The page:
Sovereign Citizens, a Tangent - both the US and Australia and probably all places have these self styled "sovereign citizens" who of late have taken to filming themselves here driving through police checkpoints insisting their rights to not wear a mask and go whereever they want are above the law, innate and inalienable, and the police somehow have no authority over them. Interestingly here in Australia the police seem content to say "yeah okay fine go ahead ::eyeroll::" and then later send them a fine in the mail or even come arrest them at the officer's convenience. (Some comments have reminded me that non-Australians won't know the context of the checkpoints -- no they're not enforcing an irrational requirement to wear masks while alone in the car, it's a travel ban on unnecessary travel and in particular unnecessary travel out of the hotspot of Melbourne or the hot state of Victoria. Yes it feels a bit dystopian (we need travel passes signed by our employers if its for work!), but seems reasonable to me given efforts to control this outbreak, and anyway this essay isn't about whether rules are objectively good but people's attitude towards adherence, so anyway now you know the context of this). It seems to me these sovereign citizens have more in common with Hobbes than Rousseau, thinking their rights come not from any social contract (which would after all make allowances for the well being of persons other than themselves), but somehow come down from on high as divinely gifted and objectively existing rights. They do at least have that they are innately selfish right.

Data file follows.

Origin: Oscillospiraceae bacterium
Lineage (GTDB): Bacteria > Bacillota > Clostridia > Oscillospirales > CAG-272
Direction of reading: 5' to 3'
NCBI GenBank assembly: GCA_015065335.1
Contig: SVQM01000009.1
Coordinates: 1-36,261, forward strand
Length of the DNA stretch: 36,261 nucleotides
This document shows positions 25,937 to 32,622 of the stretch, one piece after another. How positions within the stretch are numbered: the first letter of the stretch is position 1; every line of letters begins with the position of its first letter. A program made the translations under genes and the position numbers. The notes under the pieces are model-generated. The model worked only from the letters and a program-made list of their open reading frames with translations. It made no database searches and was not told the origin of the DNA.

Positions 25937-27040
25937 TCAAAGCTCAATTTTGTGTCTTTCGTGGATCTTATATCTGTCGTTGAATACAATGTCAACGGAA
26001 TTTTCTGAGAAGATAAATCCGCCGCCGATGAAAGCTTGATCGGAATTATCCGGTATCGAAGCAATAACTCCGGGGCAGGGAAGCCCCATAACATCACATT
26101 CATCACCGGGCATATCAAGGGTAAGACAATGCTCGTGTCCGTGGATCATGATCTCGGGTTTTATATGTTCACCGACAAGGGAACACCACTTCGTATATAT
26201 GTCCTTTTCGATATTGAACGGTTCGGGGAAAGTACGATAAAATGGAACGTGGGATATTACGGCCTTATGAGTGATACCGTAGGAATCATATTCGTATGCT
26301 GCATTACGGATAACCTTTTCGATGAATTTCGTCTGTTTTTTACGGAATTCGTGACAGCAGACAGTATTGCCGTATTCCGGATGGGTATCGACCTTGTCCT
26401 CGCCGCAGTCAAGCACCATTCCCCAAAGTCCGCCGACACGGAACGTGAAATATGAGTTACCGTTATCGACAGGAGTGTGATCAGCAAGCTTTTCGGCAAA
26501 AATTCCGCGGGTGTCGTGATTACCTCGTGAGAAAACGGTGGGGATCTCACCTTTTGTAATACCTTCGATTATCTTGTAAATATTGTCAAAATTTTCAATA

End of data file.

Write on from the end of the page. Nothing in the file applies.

But bringing this back to the larger issue of why we're seeing more people exhibiting this behavior during the pandemic, I posit it pertains the the social contract in a more informal sense. These people, whom I believe are no more civilized than feral and slightly rabid dogs at heart, learned through their rowdy teenage and early adult years where the lines of acceptable social norms are. Having learned where it's appropriate to throw a fit and where they must behave, they have proceeded down the bowling lane of life without going into the gutters, and would happily proceed along to the bowling pins of life without serious mishap. But suddenly the coronavirus has changed the rules! What is and is not appropriate behavior has suddenly significantly changed and things they've always done are no longer acceptable! These people are suddenly back to their feral state, and any concept that they were actually guided by concern for others is shown for the illusion it always was, they've always only proceeded along the path of what they could get away with without running afoul of social norms.